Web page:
A new research project aiming to strengthen the voices of those living on Wabanaki territory has recently launched at the University of New Brunswick.
Dr. Susan O’Donnell, researcher and adjunct professor with the department of sociology at UNB, has received $525,000 for her research project, Rural Action and Voices for the Environment (RAVEN).
The RAVEN team is composed of UNB faculty and staff from the departments of sociology, anthropology, interdisciplinary studies and the faculties of computer science and education. The Mi’kmaq-Wolastoqey Centre and the Centre for Enhanced Teaching & Learning (CETL) also work on the project.
The initiative will create and promote a dialogue with Indigenous land and water protectors, small woodlot owners, sustainable forestry and fishing activists, activists opposing exploitive resource extraction, advocates for regenerative farming and promoters of clean and renewable energy.
RAVEN officially launched on Sept. 13 at UNB and was followed by a rural issues workshop highlighting the project’s key principles and actions. The project will advocate, support and assist rural communities’ sustainability by working with local leaders to produce and distribute alternative digital media.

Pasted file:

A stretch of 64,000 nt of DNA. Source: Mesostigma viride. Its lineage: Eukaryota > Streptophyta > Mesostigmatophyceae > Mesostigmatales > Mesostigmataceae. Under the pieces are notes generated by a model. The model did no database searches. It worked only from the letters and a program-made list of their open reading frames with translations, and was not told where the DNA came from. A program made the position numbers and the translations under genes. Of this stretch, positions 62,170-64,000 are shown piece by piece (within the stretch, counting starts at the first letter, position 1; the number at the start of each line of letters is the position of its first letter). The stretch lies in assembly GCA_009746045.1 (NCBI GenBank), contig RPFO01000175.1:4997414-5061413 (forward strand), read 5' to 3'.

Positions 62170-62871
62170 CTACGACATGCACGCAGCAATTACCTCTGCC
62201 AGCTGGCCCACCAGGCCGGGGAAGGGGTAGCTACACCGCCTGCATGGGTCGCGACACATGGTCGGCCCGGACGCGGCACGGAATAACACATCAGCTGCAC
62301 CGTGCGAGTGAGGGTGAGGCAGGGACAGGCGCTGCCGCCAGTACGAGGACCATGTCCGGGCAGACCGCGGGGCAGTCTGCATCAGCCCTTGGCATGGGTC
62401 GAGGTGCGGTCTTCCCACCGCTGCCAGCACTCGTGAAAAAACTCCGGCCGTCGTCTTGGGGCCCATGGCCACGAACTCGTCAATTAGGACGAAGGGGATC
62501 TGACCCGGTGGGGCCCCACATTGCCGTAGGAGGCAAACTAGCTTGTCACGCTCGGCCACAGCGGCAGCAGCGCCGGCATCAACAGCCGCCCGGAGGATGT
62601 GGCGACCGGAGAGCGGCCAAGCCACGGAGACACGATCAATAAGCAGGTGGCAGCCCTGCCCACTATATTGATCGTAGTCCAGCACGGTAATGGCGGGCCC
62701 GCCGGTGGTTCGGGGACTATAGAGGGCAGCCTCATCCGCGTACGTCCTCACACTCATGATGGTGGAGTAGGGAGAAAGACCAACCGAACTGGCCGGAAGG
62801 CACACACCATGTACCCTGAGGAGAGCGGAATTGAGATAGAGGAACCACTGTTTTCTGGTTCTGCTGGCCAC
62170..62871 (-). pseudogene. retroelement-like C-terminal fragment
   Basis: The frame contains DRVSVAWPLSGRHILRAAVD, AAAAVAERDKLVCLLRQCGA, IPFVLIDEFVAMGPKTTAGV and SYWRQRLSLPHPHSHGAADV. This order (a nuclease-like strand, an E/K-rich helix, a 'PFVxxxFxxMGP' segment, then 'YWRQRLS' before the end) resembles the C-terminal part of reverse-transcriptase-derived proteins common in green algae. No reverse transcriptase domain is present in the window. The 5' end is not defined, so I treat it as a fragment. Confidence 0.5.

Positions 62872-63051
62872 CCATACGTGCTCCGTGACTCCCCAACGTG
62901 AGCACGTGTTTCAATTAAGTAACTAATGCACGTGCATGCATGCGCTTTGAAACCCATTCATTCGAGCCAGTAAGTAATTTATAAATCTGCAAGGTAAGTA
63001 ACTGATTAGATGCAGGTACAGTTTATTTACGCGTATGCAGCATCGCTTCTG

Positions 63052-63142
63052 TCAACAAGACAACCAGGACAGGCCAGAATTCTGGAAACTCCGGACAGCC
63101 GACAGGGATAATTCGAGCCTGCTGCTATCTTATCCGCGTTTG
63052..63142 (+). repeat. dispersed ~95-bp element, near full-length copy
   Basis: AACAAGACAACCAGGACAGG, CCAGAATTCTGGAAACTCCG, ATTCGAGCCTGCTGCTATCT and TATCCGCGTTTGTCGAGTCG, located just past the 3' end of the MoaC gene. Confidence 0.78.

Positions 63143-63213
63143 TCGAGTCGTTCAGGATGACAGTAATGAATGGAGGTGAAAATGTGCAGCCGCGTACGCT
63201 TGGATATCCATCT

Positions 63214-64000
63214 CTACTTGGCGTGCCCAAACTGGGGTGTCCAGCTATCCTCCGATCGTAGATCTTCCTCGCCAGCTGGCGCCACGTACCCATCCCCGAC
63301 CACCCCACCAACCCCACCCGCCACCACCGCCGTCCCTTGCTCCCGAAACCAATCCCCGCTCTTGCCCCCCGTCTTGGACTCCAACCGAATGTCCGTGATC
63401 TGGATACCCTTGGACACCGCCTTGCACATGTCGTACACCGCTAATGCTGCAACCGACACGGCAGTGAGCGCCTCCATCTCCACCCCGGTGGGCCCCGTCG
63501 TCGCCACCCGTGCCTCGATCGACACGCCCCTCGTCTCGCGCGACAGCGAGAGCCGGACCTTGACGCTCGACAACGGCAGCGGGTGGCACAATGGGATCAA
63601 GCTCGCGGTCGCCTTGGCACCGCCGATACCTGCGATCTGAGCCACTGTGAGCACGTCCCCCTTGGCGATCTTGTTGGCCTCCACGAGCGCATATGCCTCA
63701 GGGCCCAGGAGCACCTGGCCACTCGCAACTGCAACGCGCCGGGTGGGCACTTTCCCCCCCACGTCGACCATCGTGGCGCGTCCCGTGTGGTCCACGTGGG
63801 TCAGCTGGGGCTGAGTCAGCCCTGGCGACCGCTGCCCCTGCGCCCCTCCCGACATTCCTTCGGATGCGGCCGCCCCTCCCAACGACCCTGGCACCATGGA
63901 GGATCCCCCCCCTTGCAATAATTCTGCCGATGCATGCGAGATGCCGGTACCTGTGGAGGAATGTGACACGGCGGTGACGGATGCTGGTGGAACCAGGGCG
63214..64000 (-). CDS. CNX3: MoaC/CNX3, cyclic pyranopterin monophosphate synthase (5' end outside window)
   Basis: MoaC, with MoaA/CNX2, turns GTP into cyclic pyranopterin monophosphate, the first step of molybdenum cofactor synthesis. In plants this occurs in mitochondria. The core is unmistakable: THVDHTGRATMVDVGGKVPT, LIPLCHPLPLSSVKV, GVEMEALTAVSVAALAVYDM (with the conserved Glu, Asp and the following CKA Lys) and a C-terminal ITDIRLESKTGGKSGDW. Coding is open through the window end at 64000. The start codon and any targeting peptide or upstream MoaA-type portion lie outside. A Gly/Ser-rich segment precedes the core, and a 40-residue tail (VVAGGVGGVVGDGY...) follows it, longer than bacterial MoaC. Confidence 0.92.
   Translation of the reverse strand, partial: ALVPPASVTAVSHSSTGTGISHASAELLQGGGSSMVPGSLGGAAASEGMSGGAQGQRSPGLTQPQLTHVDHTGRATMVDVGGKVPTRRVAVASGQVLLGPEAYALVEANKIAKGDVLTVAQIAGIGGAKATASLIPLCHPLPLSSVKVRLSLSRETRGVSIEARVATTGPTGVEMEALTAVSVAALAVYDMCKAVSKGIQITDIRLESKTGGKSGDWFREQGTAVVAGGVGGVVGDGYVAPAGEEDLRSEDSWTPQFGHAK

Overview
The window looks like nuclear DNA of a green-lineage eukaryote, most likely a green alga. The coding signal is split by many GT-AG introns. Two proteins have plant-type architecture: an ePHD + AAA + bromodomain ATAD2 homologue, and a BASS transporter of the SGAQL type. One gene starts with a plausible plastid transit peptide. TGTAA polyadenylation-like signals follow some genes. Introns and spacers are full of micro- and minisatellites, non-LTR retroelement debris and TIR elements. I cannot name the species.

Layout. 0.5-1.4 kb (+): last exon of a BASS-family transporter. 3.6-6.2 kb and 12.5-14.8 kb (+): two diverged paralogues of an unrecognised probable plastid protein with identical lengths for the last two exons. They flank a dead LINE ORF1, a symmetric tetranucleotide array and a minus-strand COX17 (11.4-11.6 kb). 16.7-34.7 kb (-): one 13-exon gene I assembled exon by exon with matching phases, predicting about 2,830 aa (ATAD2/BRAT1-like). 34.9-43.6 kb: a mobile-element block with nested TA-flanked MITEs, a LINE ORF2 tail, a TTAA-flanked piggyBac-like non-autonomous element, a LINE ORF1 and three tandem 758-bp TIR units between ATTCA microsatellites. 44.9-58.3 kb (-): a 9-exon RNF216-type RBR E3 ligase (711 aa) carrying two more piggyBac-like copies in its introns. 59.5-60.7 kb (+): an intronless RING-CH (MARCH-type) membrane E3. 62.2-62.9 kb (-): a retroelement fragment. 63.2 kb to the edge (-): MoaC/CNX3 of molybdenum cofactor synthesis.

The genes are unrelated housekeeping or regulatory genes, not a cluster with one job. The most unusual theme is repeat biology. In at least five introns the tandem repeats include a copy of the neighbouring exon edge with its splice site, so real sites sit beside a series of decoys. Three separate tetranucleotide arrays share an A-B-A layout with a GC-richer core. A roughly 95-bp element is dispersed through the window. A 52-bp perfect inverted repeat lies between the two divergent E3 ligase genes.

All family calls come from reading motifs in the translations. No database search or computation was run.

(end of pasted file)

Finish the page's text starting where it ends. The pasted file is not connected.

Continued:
“RAVEN is building relationships between people and organizations passionate about rural communities and the environment in New Brunswick,” says Dr. O’Donnell. “We will work with rural champions to help make their voices and messages stronger and more effective. We will improve skills in digital media production for rural champions, students and researchers.”
The project is currently funded until 2022. The Social Sciences and Humanities Research Council of Canada (SSHRC) is contributing $359,000. The New Brunswick Innovation Foundation (NBIF) is providing $116,000 and Frictive Pictures will donate $50,000 in-kind. RAVEN partners with the New Brunswick Media Co-op (NBMC) and the Joint Economic Development Initiative (JEDI).
“The NBMC looks forward to its collaboration with this project, which will certainly have a great impact on the production and dissemination of news stories on and about rural communities in our province,” says Sophie M. Lavoie of the NBMC Editorial Board.
“The goal is to create and share media relating to those residing in rural communities,” says Lynn Poole-Hughes, CEO of JEDI. “The content developed aims to shed light on the challenges, successes and everyday life of those whose voices are not typically heard. Some of the voices will be Indigenous Peoples. JEDI is proud to partner on and support this initiative. We are certain that Dr. O’Donnell will do great work in realizing her project’s goals.”
RAVEN is guided by the Indigenous principle of protecting lives and land for seven generations.
“It’s important to remember that we are all Treaty people,” says Dr. O’Donnell. “Our hope is that our project will help Indigenous and non-Indigenous people to learn from each other about respecting the environment and building sustainable rural communities.”
Media contact: Paisley Sibbald
Photo credit: Brian Beaton